Vaccine prospects for COVID-19: learnings from a 40-year biotech journey that’s still in progress
Guest Commentary: Why the first vaccines for COVID-19 may not turn out to be the best
I have been in biotech research one way or another for over 40 years. This strange time of quarantine and self-isolation during the COVID-19 outbreak has given me time to reflect on how lessons from past vaccine programs bear on the current moment.
While it’s been rewarding to see many of the technologies I grew up with leading to vaccine candidates against the new virus, what’s often missing from the conversation is a discussion of antigen selection and the quality of the immune response required to confer meaningful protection.
Questions such as “will vaccines using just the spike protein be sufficient to induce protective immunity,” whether delivered as DNA, RNA or as a subunit protein-based vaccine; and “will it be necessary to use live attenuated or killed whole virus-based approaches to obtain the best and most protective immune responses” have been exercising my mind with parallels from previous vaccine efforts over the years.
In 1978, at the Animal Virus Research Institute (AVRI) in Pirbright in the U.K., we were cloning foot and mouth disease virus RNA using the then-new recombinant DNA methods.
Previous data had indicated that isolated VP1, one of the virus capsid proteins, could elicit neutralizing antibodies when inoculated into animals. Our approach was to make VP1 in E. Coli and use it as a subunit vaccine.
The project failed. The reason was that the VP1 “vaccine” did not elicit neutralizing antibodies. This could have been predicted given that a naturally occurring nucleic acid-free virus like particle did not elicit neutralizing antibodies either.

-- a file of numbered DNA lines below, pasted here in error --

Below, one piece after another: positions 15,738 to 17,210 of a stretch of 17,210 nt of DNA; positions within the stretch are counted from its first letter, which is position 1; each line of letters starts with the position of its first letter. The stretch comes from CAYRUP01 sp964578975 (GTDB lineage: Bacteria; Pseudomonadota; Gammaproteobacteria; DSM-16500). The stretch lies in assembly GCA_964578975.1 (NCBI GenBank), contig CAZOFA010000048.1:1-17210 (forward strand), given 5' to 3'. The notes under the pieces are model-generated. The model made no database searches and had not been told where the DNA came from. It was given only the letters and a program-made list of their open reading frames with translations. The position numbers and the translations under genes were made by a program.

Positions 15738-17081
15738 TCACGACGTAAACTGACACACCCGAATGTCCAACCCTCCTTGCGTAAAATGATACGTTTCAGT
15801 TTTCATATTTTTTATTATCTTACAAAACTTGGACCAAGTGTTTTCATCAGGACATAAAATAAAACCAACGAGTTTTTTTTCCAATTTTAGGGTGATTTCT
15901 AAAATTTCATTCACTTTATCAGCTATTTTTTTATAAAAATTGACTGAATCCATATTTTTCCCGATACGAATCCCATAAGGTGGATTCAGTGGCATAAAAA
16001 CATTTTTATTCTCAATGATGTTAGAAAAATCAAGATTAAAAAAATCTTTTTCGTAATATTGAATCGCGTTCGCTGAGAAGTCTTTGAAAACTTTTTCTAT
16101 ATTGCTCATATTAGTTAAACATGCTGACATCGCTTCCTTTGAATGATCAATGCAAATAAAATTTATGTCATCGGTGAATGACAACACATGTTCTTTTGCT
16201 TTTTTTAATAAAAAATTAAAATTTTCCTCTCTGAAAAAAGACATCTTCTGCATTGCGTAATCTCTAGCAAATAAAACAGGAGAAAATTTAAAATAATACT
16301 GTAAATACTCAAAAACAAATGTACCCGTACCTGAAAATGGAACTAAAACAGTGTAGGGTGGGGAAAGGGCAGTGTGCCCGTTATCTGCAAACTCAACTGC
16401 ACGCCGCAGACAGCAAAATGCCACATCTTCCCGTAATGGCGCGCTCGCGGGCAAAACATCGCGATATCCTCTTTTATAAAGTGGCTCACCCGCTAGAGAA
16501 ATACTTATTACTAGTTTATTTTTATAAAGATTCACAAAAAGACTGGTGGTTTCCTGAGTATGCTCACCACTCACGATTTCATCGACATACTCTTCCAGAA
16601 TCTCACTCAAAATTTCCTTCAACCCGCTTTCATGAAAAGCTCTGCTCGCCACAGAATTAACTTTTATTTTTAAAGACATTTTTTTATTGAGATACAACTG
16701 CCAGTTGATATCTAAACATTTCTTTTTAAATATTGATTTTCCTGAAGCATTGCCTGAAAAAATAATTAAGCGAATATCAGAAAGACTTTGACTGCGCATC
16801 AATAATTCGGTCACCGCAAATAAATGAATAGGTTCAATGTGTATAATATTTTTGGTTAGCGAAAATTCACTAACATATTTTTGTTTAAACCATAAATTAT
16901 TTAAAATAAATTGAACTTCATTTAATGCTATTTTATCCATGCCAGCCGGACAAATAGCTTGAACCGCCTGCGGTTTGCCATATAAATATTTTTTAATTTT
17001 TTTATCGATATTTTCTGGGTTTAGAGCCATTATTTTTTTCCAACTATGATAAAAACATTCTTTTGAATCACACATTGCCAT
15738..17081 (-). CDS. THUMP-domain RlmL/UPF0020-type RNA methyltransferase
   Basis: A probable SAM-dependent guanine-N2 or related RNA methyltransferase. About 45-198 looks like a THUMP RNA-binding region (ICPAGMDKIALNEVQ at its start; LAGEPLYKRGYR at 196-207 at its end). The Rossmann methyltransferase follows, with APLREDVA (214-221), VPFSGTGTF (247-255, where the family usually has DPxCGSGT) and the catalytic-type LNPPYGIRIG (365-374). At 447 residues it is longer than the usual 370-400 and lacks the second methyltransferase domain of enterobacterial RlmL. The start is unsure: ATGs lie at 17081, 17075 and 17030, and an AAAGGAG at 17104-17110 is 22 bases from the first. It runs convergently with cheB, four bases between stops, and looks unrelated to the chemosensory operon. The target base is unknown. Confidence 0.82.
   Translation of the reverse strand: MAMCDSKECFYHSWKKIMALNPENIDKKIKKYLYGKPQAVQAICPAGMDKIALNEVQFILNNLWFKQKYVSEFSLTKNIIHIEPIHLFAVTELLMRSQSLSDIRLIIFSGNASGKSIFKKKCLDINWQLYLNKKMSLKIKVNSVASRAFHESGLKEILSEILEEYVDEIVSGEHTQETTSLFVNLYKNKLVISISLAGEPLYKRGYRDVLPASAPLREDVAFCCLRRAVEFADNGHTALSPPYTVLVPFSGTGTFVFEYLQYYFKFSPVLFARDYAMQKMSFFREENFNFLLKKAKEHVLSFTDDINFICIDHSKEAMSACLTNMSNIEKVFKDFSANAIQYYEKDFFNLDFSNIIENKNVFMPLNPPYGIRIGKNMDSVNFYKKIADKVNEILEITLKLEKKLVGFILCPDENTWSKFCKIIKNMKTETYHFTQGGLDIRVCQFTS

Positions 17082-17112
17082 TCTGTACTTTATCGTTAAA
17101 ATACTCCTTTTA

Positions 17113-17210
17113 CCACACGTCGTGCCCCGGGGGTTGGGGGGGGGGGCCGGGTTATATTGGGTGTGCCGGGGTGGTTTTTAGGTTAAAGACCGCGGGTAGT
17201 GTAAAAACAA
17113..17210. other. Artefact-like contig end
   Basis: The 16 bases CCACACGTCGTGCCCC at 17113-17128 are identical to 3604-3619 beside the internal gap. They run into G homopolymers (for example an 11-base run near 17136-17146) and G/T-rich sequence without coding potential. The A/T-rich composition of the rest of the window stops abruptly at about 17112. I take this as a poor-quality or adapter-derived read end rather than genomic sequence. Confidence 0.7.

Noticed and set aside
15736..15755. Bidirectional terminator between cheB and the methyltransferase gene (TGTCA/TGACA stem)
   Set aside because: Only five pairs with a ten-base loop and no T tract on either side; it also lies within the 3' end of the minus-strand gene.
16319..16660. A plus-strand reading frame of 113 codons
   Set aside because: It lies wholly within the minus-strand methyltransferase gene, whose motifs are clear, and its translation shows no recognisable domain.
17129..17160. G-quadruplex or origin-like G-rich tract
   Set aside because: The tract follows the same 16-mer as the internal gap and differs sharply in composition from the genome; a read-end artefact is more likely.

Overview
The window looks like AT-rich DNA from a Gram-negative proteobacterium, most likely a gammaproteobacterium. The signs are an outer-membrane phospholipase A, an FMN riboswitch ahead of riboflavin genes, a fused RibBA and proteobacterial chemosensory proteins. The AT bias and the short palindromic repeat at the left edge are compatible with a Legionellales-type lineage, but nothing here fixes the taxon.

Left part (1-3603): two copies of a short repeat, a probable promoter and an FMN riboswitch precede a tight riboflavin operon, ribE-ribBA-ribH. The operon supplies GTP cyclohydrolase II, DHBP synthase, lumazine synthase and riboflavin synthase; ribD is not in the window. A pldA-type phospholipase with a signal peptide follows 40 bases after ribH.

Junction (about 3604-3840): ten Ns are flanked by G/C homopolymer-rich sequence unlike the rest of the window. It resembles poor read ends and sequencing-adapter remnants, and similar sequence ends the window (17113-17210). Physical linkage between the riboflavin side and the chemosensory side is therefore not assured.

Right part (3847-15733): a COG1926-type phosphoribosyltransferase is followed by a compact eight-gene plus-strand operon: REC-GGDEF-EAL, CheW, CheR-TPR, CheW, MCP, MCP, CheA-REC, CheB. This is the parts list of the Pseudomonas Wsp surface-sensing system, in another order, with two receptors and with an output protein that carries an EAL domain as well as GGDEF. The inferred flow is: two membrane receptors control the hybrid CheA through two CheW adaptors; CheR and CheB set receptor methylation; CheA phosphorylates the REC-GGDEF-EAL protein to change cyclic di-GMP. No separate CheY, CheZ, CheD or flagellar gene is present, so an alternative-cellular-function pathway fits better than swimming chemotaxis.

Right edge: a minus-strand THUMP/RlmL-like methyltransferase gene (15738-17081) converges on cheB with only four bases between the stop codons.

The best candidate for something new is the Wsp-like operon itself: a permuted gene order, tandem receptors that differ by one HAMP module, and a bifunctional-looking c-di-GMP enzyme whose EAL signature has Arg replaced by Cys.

We were not alone in our efforts: both Genentech Inc. (now part of Roche (SIX:ROG; OTCQX:RHHBY)) and Amgen Inc. (NASDAQ:AMGN), relatively new biotech companies at that time, had similar FMDV vaccine programs. We all learned a lesson - the use of a single antigen may not be sufficient to induce an effective immune response.
“Just focusing on the spike protein or even more reductionist, the receptor binding part of the spike protein, may not be enough.”
Since then, recombinant DNA methods have been used to make many subunit vaccines, demonstrating that the approach can work for some viruses.
One of the first was for hepatitis B. Here the hepatitis B virus surface antigen (HbSag) was cloned and expressed in yeast, purified and appropriately formulated. Three shots of this vaccine protected 90% of the people inoculated against hepatitis B and it is still the vaccine of choice today.
Yeast became the preferred organism for the expression of many subunit vaccines, notably the highly successful and efficacious human papilloma virus (HPV) vaccine. Here, one of the capsid proteins (L1) was expressed and found to self-assemble into a virus-like particle which -- unlike the FMDV equivalent -- elicits highly neutralizing and protective responses to HPV infection. This vaccine has fundamentally changed the picture in terms of the frequency of the occurrence of cervical cancer and oropharyngeal squamous cell carcinoma.
The take-home message is that for some viruses, expressing a subunit protein and formulating it into a vaccine can give protective immunity. But we do not yet know whether this will be true for SARS-CoV-2.
At Pirbright, we also worked on Vesicular Stomatitis virus (VSV-an equine pathogen) and rabies viruses, both members of the Rhabdovirus family. Rabies virus vaccines are important in their own right, but the ability to use genetically engineered VSV to express the coat protein of other viruses has turned out to be very important for the development of several vaccines, including lethal pathogens such as Ebola virus. Although the VSV version of Ebola vaccine is replication competent, that feature is not a requirement for all viral vector vaccines -- others, including that for Ebola, that are based on replication-deficient adenoviruses, are also effective.
Several companies have pioneered the use of nucleic acid-based vaccines and the progress here has been most impressive. One of the major advantages of these modalities, whether they are DNA delivered by adenovirus derivatives or modified mRNA formulated in liquid nanoparticles, is the speed with which new vaccine constructs can be synthesized, formulated and made ready for use.